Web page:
Though not as extreme as last year, new report by NOAA and partners finds that the Arctic continues to show evidence of a shift to a new warmer, greener state
- Air temperatures: While Eurasia had spring air temperatures as much as 7 °F above normal, central Alaska experienced its coldest April since 1924 with birch and aspen trees budding the latest (26 May) since observations began in 1972. Summer across a broad swath of the Arctic was cooler than the previous six summers, when there had been pronounced retreat of sea ice. But Fairbanks, just below the Arctic Circle in Alaska, experienced a record 36 days with temperatures at or exceeding 80 °F.
- Snow cover: The snow extent in May and June across the Northern Hemisphere (when snow is mainly located over the Arctic) was below average in 2013. The North American snow cover during this period was the fourth lowest on record. A new record low was reached in May over Eurasia.
- Sea ice: Despite a relatively cool summer over the Arctic Ocean, the extent of sea ice in September 2013 was the sixth lowest since observations began in 1979. The seven lowest recorded sea ice extents have occurred in the last seven years.
- Ocean temperature and salinity: Sea surface temperatures in August were as much as 7 °F higher than the long-term average of 1982-2006 in the Barents and Kara Seas, which can be attributed to an early retreat of sea ice cover and increased solar heating. Twenty-five percent more heat and freshwater is stored in the Beaufort Gyre, a clockwise ocean current circulating north of Alaska and Canada, since the 1970s.
- Greenland ice sheet: During a summer when air temperatures were near the long-term average, melting occurred across as much as 44% of the surface of the Greenland ice sheet, close to the long-term average but much smaller than the record 97% in 2012.
- Vegetation: The Arctic is greening as vegetation responds to warmer conditions and a longer growing season. Since observations began in 1982, Arctic-wide tundra vegetation productivity (greenness) has increased, with the growing season length increasing by 9 days each decade.
- Wildlife: Large land mammal populations continued trends seen over the last several decades. Muskox numbers have increased since the 1970s, in part due to conservation and introduction efforts, while caribou and reindeer herds continue to have unusually low numbers.
- Marine fishes: The long-term warming trend, including the loss of sea ice and warming of waters, is believed to be contributing to the northward migration into the Arctic of some fish such as Atlantic mackerel, Atlantic cod, capelin, eelpout, sculpin and salmonids.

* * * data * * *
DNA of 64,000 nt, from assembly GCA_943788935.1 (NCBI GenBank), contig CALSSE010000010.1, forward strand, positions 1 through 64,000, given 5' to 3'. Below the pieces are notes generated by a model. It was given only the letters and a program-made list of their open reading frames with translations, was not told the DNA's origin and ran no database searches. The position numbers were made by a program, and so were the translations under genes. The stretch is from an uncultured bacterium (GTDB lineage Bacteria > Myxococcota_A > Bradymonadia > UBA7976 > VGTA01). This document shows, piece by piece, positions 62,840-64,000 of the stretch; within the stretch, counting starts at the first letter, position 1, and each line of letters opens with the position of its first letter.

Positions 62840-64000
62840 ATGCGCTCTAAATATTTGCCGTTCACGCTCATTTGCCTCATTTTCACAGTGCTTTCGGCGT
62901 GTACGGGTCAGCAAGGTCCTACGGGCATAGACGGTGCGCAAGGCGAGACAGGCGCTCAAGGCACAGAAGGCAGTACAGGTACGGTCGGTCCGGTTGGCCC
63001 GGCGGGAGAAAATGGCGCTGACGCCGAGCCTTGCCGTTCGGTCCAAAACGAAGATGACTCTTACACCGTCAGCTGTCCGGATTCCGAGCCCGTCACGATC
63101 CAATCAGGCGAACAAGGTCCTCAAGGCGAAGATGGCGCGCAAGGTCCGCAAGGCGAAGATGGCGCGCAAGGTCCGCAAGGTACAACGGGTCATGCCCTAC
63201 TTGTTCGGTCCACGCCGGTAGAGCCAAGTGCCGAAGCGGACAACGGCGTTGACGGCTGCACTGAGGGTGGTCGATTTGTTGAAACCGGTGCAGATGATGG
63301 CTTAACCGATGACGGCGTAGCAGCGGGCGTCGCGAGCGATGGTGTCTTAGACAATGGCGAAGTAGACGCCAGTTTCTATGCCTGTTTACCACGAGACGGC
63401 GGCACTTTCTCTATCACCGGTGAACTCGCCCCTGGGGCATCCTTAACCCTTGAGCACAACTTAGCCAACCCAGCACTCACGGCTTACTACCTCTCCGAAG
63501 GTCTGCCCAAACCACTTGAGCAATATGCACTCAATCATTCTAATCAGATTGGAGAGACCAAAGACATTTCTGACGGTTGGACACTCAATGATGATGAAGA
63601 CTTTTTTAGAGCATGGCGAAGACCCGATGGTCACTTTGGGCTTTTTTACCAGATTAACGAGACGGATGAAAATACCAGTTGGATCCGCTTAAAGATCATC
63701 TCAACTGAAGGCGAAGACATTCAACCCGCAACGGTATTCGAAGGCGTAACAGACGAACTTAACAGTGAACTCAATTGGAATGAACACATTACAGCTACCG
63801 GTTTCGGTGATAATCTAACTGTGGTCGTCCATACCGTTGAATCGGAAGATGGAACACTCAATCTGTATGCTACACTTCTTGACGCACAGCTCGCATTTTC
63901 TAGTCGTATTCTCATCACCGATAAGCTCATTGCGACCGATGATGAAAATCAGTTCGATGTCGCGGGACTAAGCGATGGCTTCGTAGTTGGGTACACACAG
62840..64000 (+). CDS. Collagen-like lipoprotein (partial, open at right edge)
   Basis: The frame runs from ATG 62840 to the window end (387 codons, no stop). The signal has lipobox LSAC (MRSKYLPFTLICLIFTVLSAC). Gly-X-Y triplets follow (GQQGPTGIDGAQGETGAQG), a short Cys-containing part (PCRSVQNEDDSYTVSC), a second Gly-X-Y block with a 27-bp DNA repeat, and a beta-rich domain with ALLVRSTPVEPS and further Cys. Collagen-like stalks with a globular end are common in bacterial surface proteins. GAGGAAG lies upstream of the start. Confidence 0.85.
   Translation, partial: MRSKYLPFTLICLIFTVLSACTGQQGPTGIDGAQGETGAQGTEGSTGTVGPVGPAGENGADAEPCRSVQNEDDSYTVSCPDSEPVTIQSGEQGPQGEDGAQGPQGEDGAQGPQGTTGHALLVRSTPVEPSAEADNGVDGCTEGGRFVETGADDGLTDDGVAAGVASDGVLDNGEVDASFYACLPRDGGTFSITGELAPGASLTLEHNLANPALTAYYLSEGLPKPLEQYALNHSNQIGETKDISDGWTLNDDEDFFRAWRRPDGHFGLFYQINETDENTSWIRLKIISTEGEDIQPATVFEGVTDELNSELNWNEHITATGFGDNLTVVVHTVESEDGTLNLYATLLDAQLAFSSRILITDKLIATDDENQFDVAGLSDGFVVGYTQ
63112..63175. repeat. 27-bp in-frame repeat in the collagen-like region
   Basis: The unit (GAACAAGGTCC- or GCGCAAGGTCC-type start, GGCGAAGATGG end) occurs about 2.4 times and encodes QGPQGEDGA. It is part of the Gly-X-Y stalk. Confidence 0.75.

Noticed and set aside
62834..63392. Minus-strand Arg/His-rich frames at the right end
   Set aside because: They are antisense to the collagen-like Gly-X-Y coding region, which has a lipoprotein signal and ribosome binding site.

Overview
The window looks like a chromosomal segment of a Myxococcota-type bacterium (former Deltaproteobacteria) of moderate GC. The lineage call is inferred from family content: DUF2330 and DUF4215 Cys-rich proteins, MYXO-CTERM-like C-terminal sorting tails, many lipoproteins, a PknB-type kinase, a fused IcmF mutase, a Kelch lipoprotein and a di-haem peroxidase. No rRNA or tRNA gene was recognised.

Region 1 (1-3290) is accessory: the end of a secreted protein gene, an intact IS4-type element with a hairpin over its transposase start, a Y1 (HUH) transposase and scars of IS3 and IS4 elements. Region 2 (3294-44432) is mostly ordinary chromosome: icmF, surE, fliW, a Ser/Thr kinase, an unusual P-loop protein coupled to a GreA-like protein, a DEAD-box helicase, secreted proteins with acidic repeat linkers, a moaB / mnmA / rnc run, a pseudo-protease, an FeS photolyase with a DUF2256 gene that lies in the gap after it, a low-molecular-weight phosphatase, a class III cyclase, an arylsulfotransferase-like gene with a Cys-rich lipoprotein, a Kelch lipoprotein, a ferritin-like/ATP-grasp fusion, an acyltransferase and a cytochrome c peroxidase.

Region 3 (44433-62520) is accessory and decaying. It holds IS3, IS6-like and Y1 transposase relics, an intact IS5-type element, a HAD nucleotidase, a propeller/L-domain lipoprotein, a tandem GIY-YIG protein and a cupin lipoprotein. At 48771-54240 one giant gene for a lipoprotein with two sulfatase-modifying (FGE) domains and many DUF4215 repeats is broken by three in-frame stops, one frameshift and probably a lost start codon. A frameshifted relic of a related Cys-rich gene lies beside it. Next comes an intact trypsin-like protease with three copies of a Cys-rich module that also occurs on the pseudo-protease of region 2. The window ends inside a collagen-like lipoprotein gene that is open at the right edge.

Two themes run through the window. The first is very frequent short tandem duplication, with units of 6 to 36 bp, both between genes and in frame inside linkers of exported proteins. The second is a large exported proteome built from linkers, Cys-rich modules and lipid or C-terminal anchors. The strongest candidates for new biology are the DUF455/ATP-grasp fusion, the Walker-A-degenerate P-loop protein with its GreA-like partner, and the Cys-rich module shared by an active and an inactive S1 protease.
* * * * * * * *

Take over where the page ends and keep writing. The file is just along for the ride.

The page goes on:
- Black carbon: While black carbon (soot) originating from outside the Arctic has decreased by 55% since the early 1990s, primarily due to economic collapse in the former Soviet Union, increasing numbers of wildfires fueled by greater amounts of vegetation in a warmer, drier climate, have the potential to increase atmospheric black carbon in the high latitudes.
Sea surface temperatures in August 2013 compared to the 1982-2006 average and sea ice extent (areas with 15% or more ice cover, solid white). Arctic boundary waters warmer than average in summer 2013; the Arctic Ocean and adjacent waters are becoming more hospitable to species from lower latitudes. Map by NOAA Climate.gov, based on data provided by Wendy Ermold and Mike Steele, University of Washington. Download here / Full gallery (Credit: NOAA)
Maximum melt extent on the Greenland Ice Sheet on July 26, 2013 (left), and July 11, 2012 (right), the summer peaks for each respective year. Melt area was 44% at the peak melt in 2013, compared to 97% in 2012. The surface melt on the ice sheet is back near average for 2013. Maps by NOAA Climate.gov, based on data provided by Thomas Mote, University of Georgia. Download here / Full gallery (Credit:NOAA)
The winter ranges of many reindeer and caribou herds are smaller than they used to be and many populations have unusually low numbers. This map depicts the annual range of 24 migratory reindeer and caribou herds and their population status. Map by NOAA Climate.gov, based on data provided by Don Russell and Kim Poole, CARMA project. Download here / Full gallery (Credit: NOAA)